Following on from ‘Tinker Tailor Soldier Spy’ which I failed to connect with, and recently ‘The Night Manager’ which I enjoyed, the adaptations of le Carré's work seem to either hit a high note from the off or remain slow and tepid – this sadly is the slow and tepid kind, and I would have much rather seen ‘TNM’ on the big screen than this Sunday night-esque 100min TV drama.
Certain types of thriller don’t need to be balls to the wall action and Bond-on-a-budget to work, but they need to compensate that with an engaging story, escalating threat and a top notch cast to hook you. I’ll break this down into those areas.
Story – simple enough to follow and one that works; it’s relevant, it’s identifiable and makes more than enough reference to current political hot-spots.
Threat – something that I didn’t find TOO major, in terms of the real story, because I imagine corruption is rife in London and other capital cities so this wasn’t a topic that thrilled me or seemed very different. The threat, however, was more to the characters than the overall final result.
Cast – on the whole they fail to sizzle.
McGregor and Harris are too comfortable in their role to suddenly help a Russian mafia boss and it doesn’t take long before they are in on the game; they didn’t seem to convey anything out of the ordinary about this situation and bar Harris having a few good moments, it sadly was a rather limp pairing which is a shame as McGregor is capable of more.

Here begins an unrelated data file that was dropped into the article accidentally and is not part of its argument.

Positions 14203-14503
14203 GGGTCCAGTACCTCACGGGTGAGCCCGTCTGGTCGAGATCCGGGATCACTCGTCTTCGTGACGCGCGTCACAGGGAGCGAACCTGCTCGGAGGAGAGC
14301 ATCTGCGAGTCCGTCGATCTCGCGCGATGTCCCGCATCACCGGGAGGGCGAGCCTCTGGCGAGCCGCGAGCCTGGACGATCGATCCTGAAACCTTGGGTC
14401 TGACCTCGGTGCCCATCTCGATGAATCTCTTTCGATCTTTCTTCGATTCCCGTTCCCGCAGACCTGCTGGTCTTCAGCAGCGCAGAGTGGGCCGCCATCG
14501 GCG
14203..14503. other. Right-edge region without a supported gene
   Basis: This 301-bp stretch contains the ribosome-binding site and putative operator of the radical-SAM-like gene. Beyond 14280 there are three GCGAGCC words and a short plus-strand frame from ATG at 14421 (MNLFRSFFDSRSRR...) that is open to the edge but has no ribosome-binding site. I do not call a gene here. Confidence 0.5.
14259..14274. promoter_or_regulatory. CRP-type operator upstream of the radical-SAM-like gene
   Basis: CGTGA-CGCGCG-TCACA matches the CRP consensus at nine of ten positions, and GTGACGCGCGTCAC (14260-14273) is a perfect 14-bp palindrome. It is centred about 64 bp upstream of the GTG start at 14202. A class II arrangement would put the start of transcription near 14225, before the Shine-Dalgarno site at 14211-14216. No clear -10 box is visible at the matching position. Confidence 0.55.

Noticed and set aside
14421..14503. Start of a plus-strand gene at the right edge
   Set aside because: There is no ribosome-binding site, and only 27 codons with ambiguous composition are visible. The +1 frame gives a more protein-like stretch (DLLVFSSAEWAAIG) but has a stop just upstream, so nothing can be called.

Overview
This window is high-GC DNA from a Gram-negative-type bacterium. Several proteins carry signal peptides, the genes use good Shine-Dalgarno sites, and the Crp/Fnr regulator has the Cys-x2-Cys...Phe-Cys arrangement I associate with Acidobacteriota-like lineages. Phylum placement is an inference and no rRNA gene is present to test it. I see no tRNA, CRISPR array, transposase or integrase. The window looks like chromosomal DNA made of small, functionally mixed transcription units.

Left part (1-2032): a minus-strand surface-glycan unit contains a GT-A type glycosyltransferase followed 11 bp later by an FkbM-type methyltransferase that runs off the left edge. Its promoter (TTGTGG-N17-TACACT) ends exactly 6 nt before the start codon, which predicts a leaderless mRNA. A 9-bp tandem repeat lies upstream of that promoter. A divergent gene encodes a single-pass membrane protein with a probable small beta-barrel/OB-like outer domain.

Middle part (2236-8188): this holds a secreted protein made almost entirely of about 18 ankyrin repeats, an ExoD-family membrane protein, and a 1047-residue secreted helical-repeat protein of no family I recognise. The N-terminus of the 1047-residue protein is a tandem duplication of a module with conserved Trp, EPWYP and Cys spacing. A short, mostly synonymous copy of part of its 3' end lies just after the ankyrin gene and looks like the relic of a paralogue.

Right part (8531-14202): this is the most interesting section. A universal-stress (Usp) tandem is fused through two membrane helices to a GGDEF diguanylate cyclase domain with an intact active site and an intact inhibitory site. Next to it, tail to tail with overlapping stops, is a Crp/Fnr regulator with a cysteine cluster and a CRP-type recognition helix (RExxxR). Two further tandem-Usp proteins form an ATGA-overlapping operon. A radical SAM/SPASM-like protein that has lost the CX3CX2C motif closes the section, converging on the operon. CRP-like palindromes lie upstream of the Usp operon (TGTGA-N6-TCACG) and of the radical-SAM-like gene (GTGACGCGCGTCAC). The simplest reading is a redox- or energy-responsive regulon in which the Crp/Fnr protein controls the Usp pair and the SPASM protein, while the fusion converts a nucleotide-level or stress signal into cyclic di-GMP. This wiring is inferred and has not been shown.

Damian Lewis is hard to place in 2016, looking and acting more like he should be in ‘TTSS’ with the 70s attitude, glasses and style he conveys and the tight-lipped accent. It’s Stellan Skarsgård who steals the show with a great journey for his character, and one who is a brash and loud and at times brutal enough to suck you in and always make you question his standing right until the end – you care for him and his family and his story more than anything else. A great role, and the crux of the whole film.
The action is sporadic, a few shoot-outs and fights, nothing really exciting and it feels it’s only here to remind you of the “threat” our ordinary couple face. The final 10 minutes prove to be the most thrilling in this thriller, and it’s a shame because it starts to look and feel like a genuine thriller, but then it’s over.
In places the film looks good, at times disorientating which is fine in mirroring that of Perry and Gail’s world, and the locations are used fittingly – Paris, London, Marrakech and the Swiss Alps. It’s not Bond-on-a-budget at all, and really doesn’t have anything memorable to offer or bring you back for another viewing. While the cast do try, it’s not enough to cover an ultimately slow paced story where people give each other suspicious looks, hide, run, give more suspicious looks and plot about who is watching who.